Standard Test Method for Pour Point of Crude Oils
5.1 The pour point of a crude oil is an index of the lowest temperature of handleability for certain applications.
5.2 This is the only pour point method specifically designed for crude oils.
5.3 The maximum and minimum pour point temperatures provide a temperature window where a crude oil, depending on its thermal history, might appear in the liquid as well as the solid state.
5.4 The test method can be used to supplement other measurements of cold flow behavior. It is especially useful for the screening of the effect of wax interaction modifiers on the flow behavior of crude oils.
1.1 This test method covers two procedures for the determination of the pour point temperatures of crude oils down to −36 °C. Procedure A provides a measure of the maximum (upper) pour point temperature and is described in 9.1. Procedure B provides a measure of the minimum (lower) pour point temperature and is described in 9.2.
1.2 The use of this test method is limited to use for crude oils. Pour point temperatures of other petroleum products can be determined by Test Method D97.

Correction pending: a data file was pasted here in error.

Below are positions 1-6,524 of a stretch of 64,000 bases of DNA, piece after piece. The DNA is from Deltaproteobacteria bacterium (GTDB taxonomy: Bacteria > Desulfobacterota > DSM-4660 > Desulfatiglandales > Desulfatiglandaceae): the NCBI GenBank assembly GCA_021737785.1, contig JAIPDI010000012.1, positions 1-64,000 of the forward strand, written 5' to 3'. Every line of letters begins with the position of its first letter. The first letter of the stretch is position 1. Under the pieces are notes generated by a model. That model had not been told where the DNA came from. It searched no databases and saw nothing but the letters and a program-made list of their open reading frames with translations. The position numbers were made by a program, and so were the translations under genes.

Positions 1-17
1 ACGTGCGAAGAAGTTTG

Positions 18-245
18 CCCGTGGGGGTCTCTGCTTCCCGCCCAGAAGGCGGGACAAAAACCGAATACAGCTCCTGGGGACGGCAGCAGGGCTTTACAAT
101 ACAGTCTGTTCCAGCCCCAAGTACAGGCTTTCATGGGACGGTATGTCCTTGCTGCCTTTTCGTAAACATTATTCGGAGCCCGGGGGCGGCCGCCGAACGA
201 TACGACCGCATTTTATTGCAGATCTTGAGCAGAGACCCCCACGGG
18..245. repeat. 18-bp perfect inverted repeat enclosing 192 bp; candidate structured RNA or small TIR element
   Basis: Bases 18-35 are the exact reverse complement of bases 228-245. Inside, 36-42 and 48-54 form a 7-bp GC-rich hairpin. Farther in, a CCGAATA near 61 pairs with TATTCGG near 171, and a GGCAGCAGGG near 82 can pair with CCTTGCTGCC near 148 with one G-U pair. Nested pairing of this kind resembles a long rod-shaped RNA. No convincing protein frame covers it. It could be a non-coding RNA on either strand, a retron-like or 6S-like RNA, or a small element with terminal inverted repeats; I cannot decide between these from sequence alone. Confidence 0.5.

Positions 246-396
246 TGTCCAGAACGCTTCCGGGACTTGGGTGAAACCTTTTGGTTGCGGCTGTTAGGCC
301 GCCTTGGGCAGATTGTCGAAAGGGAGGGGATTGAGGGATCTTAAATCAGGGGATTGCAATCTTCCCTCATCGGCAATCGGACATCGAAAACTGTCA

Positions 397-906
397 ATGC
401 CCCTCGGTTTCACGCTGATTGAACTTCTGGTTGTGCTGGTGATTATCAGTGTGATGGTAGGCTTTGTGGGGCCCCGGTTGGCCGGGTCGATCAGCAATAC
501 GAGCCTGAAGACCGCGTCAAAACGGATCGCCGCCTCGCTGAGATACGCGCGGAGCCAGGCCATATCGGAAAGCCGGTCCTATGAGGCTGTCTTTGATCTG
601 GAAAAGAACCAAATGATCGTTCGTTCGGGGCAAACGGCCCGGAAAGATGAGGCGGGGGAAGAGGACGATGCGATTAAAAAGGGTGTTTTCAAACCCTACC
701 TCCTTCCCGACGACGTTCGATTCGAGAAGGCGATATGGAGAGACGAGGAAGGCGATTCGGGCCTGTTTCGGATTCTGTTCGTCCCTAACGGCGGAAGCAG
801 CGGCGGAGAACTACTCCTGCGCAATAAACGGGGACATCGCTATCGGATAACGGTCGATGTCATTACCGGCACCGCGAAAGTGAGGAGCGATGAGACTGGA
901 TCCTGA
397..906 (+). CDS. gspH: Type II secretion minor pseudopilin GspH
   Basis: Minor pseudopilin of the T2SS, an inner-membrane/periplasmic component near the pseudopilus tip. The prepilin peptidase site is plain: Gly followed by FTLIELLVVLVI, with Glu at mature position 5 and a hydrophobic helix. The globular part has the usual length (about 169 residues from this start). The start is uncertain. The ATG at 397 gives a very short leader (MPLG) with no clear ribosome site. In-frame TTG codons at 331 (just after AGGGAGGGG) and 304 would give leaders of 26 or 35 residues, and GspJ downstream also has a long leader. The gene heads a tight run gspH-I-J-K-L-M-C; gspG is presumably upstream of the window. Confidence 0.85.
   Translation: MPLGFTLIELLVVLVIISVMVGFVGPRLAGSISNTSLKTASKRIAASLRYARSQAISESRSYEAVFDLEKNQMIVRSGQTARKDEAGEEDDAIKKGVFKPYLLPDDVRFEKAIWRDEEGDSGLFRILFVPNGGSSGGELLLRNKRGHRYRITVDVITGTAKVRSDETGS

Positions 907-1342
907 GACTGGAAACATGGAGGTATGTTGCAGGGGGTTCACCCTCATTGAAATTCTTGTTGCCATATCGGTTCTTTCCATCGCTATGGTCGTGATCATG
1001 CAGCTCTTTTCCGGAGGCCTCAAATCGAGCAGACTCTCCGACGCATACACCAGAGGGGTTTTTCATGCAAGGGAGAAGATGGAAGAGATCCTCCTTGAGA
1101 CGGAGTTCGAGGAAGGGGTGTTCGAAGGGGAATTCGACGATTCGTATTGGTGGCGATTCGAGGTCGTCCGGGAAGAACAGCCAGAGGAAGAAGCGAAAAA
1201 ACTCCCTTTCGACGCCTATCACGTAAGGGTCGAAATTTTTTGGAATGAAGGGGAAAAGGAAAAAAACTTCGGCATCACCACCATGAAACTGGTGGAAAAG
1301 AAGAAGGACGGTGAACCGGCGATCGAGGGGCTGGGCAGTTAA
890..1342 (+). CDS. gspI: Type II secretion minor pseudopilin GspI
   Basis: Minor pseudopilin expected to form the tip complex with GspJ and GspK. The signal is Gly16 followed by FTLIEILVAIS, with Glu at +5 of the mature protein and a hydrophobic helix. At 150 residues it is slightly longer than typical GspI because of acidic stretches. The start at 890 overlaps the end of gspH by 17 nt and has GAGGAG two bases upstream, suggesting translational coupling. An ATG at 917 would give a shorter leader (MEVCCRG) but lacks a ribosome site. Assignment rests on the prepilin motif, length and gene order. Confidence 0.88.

1.3 The values stated in SI units are to be regarded as standard. No other units of measurement are included in this standard.
1.4 WARNING—Mercury has been designated by many regulatory agencies as a hazardous material that can cause central nervous system, kidney, and liver damage. Mercury, or its vapor, may be hazardous to health and corrosive to materials. Caution should be taken when handling mercury and mercury-containing products. See the applicable product Material Safety Data Sheet (MSDS) for details and EPA’s website—http://www.epa.gov/mercury/faq.htm—for additional information. Users should be aware that selling mercury and/or mercury containing products in your state or country may be prohibited by law.
1.5 This standard does not purport to address all of the safety concerns, if any, associated with its use. It is the responsibility of the user of this standard to establish appropriate safety and health practices and determine the applicability of regulatory limitations prior to use. For specific hazard statements, see Section 7.
1.6 This international standard was developed in accordance with internationally recognized principles on standardization established in the Decision on Principles for the Development of International Standards, Guides and Recommendations issued by the World Trade Organization Technical Barriers to Trade (TBT) Committee.
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